“The human spirit can endure in sickness, but a crushed spirit who can bear?” (Proverbs 18:14, NIV)
Saint Ignatius of Loyola (1491-1556) was the Spanish priest who founded the Society of Jesus, known later as the Jesuits. He wrote once in a letter that ingratitude is “…the cause, beginning, and origin of all evils and sins.”.
I’ve been thinking about this recently, especially during these last stressful months in our country, what with the virus and its devastating effects, and the increasingly hateful public speech arising from an intense clash of values in our nation and around the world. It’s easy to see, discuss and complain about what’s wrong with the world (or our politicians, or the Church, or our lives…), but perhaps it’s time to renew a discipline of gratitude, for that is what it is – a habit, freely chosen, enabled by grace, and strengthened by regular practice.
“What”, you might ask, “is there to be thankful for in the middle of this illness (loss, frustration, etc)?” Look. Observe. Make note of all that is around you that is good, and true, and beautiful despite the ugliness and the brokenness. Choose to see those things, acknowledging that they are pure gift. For there is no reason why nature should be so lovely in its beautiful complexity; no reason why people should choose to be generous, or randomly kind and thoughtful; or even that we would be imperfectly loved by family or friends except that these things are gifts. We do not merit love, or forgiveness, or beauty or generosity; these are gifts.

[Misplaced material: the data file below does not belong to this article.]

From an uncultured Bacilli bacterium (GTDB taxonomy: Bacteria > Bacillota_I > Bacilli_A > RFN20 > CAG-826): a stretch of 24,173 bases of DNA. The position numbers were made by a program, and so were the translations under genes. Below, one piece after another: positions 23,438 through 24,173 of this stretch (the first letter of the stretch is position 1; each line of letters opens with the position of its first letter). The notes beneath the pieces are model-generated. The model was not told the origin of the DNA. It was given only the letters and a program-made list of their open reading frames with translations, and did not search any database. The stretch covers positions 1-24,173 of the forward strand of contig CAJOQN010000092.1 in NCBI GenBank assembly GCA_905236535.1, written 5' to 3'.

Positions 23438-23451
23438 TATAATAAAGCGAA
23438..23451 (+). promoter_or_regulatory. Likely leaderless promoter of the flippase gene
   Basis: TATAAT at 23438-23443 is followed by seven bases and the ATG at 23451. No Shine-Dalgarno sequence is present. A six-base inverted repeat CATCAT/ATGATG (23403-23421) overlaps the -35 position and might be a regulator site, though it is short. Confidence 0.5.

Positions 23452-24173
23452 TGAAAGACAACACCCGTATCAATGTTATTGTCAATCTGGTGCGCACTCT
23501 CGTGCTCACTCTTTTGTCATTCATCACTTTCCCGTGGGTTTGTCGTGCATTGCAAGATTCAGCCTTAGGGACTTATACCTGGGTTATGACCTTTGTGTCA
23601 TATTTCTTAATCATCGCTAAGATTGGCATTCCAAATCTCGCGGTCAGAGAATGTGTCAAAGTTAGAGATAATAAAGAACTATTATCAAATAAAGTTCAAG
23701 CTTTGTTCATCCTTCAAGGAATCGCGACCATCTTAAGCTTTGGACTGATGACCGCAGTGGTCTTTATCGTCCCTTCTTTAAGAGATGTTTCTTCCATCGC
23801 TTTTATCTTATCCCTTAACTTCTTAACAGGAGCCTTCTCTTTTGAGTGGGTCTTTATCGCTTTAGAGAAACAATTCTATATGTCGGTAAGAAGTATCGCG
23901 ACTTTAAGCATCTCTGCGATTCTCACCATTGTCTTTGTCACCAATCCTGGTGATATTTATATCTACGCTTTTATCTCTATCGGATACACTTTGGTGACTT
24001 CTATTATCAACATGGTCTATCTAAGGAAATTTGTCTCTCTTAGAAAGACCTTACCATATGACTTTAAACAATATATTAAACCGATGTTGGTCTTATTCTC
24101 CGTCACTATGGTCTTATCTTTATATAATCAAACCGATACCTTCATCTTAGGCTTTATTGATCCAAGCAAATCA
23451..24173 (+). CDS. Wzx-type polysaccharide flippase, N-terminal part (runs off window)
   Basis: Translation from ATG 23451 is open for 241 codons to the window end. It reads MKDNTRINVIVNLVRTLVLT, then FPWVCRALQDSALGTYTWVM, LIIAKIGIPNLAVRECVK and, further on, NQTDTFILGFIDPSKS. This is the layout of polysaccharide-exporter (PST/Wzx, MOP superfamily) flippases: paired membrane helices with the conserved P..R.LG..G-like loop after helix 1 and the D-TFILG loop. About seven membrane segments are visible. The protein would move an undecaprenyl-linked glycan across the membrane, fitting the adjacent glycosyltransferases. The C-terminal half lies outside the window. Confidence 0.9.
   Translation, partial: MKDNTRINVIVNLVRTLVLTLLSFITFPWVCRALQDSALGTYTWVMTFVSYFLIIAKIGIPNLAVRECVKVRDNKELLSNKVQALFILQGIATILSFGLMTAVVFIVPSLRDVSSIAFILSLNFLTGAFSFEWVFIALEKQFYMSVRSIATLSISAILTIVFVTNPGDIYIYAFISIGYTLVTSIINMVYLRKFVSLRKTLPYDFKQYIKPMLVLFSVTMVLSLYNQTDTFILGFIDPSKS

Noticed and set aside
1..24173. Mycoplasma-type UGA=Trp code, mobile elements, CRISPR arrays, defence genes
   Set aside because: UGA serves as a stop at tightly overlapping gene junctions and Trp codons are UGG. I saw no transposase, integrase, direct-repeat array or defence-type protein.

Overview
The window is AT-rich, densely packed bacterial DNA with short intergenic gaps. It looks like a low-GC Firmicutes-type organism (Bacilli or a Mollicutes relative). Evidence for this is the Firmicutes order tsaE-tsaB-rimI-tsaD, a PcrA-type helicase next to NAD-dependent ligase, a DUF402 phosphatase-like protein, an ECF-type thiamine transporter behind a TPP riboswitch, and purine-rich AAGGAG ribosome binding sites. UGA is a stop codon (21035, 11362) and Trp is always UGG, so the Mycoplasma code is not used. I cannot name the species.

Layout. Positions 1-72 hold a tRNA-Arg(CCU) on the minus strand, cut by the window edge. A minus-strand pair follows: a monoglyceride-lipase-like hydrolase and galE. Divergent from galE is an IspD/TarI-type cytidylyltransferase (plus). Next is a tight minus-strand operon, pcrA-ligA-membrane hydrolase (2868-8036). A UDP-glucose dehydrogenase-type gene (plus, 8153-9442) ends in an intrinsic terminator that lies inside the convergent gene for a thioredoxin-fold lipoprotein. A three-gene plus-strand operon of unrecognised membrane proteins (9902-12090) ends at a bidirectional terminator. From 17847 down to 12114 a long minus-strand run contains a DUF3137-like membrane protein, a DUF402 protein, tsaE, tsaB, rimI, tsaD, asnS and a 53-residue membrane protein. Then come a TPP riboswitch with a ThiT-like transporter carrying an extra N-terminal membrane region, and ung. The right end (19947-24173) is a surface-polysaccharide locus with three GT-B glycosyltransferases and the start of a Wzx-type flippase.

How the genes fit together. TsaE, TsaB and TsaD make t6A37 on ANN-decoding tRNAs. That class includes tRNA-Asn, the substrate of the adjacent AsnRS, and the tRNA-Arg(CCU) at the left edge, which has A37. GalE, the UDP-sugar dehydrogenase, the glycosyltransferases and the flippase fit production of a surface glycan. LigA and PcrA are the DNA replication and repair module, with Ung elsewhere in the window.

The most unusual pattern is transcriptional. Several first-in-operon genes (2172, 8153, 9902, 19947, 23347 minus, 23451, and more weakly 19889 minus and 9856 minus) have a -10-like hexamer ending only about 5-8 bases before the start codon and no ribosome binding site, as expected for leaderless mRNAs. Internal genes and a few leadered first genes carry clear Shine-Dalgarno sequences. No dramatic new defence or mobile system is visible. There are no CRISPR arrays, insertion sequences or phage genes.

We can of course bewail and rehearse our suffering: “I don’t deserve this!” Such laments are as old as the Psalms, for injustice is as old as mankind’s beginnings. But it’s also true that we can train our minds, not to ignore these problems, but to see them in perspective, in context. For things could always be worse; that is also true.
Research has clearly shown, in many studies, that people who regularly express gratitude – despite the actual circumstances of their lives – were healthier, happier, and lived longer than their complaining counterparts. We hear what we say in our minds; it becomes the atmosphere we inhabit. We have a choice whether to marinate in our miseries, or to choose something else. We can acknowledge the issue and look for what we can do (instead of what we can’t do – remember the Serenity Prayer!), all the while looking upward and outward with eyes open to see and be grateful for the gifts all around us.